In more recent years, Gerry McNamara has to be considered a legend. I don’t think that one is even up for debate. But since Gerry McNamara, has Syracuse had anyone who could be considered a legend? Now we’re getting into the kind of dicey situation where you might be including fringe guys who were great players, but not necessarily legends. Hakim Warrick, for instance, had The Block, and was a first team All-American. That should probably cement him as a legend, right? You can’t tell the history of Syracuse basketball without The Block, after all.

And now we’re back to which chapters are the most crucial in telling the history of Syracuse basketball. The six overtime game, for instance, was a legendary game – but could you technically tell the story of Syracuse hoops without including it? After all, it was only a quarterfinal game in the Big East Tournament. It was an amazing game, but how essential is it in telling the overall story of Orange basketball? And if you include the 6OT game in the overall story of Syracuse basketball, do you have to start talking about Jonny Flynn as a Syracuse legend?

Clearly, this is a subject that will lead to debate after the first seven or eight names on the list. Not everyone will agree about whether Leo Rautins, or Rony Seikaly, or even Hakim Warrick are true Syracuse legends. Again – great players, but not necessarily larger than life names in the Orange history books.

For me, these are the names that absolutely have to go down as legends in Syracuse basketball history, and the rest is all debatable:

Dave Bing, Jim Boeheim, Louis Orr, Roosevelt Bouie, Pearl Washington, Derrick Coleman, Sherman Douglas, Billy Owens, Stevie Thompson, Lawrence Moten, John Wallace, Carmelo Anthony, Gerry McNamara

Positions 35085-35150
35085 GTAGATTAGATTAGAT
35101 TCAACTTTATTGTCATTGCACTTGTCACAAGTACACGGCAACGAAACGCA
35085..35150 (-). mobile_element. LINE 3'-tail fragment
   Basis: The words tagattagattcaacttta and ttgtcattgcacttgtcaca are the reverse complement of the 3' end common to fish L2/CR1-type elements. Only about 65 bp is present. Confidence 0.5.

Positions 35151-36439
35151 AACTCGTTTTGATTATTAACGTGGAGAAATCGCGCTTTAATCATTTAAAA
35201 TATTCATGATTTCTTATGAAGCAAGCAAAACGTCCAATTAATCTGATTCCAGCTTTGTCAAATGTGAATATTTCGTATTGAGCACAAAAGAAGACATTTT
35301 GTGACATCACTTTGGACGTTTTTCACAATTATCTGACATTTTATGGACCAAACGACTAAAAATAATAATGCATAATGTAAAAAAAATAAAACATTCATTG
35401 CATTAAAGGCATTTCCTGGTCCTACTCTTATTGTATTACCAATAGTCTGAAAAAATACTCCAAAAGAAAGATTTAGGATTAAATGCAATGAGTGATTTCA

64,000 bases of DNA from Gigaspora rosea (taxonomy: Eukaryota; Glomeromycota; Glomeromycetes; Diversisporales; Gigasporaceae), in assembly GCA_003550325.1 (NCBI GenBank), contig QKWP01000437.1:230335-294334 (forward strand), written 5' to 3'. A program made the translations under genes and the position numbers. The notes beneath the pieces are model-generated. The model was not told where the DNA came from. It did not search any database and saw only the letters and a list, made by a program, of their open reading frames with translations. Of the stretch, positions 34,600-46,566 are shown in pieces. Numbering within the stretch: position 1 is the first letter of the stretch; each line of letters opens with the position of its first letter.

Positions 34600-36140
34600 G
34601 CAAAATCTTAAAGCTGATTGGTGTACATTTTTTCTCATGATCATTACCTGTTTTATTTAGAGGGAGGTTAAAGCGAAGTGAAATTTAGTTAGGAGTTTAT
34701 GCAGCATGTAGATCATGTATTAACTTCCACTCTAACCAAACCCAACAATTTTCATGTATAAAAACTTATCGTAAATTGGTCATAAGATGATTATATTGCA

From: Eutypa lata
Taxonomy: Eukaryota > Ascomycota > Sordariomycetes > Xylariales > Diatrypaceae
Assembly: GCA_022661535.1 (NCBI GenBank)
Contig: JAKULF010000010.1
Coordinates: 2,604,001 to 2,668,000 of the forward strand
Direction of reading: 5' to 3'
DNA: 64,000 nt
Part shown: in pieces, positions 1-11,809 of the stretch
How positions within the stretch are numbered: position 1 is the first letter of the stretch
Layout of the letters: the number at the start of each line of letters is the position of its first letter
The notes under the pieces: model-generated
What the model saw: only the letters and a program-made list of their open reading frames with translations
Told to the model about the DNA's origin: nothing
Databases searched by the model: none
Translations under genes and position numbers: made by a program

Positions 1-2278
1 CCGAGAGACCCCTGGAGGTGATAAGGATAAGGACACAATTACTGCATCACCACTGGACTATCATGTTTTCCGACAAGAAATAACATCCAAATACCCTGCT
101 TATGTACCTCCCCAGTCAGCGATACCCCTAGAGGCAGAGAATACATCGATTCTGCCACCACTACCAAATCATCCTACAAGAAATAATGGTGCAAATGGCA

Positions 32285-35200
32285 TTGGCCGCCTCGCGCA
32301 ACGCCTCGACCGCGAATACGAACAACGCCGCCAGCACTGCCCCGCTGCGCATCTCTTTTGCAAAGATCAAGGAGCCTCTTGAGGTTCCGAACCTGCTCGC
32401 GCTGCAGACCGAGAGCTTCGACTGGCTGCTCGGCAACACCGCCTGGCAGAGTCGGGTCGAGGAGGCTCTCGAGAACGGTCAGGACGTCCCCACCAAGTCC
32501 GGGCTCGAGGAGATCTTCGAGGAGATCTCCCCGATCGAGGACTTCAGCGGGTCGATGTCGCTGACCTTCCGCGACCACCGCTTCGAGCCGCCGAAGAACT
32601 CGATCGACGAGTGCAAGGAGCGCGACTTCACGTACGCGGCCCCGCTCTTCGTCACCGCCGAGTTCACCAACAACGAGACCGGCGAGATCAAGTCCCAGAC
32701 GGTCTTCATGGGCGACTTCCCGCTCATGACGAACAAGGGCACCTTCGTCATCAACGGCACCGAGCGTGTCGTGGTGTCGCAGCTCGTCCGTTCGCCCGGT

See? I even talked myself out of Rony Seikaly, bumping him in favor of the Louie and Bouie show. So who do you consider a Syracuse legend? Sound off in the comments.

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Jeff is a 2003 graduate of Syracuse University, and has been published on various websites including Cracked.com, Spike.com, TheSportster.com, Gunaxin.com, and TopTenz.net, among others. His work was featured in the New York Times bestselling book You Might Be a Zombie and Other Bad News. He's got a wife, and a toddler he's brainwashing to love Syracuse. Jeff's a pretty great guy, overall, and would never steal your car. Follow him on Twitter: @jekelish
  • Scott Stone

    Can’t say I agree. If anyone watched the 1987 run to the Final Four (especially the win against UNC), Rony Seikaly is most definitely a legend. The University agrees as his uniform hangs from the rafters.

    I do not agree that it is un-debatable that Gerry McNamara is a legend. I think there is most definitely an argument either way. However, if you deem GMac a legend, you have to add Hakim Warrick. Quite frankly, Warrick was more talented, more athletic, a better basketball player, an All American, and has the most famous block in the history of the school. You cannot have GMac without Warrick.

    Personally, I think Warrick is in fact a SU legend.

    I am thrilled that you include Stephen Thompson. Along with Pearl, my favorite SU player ever.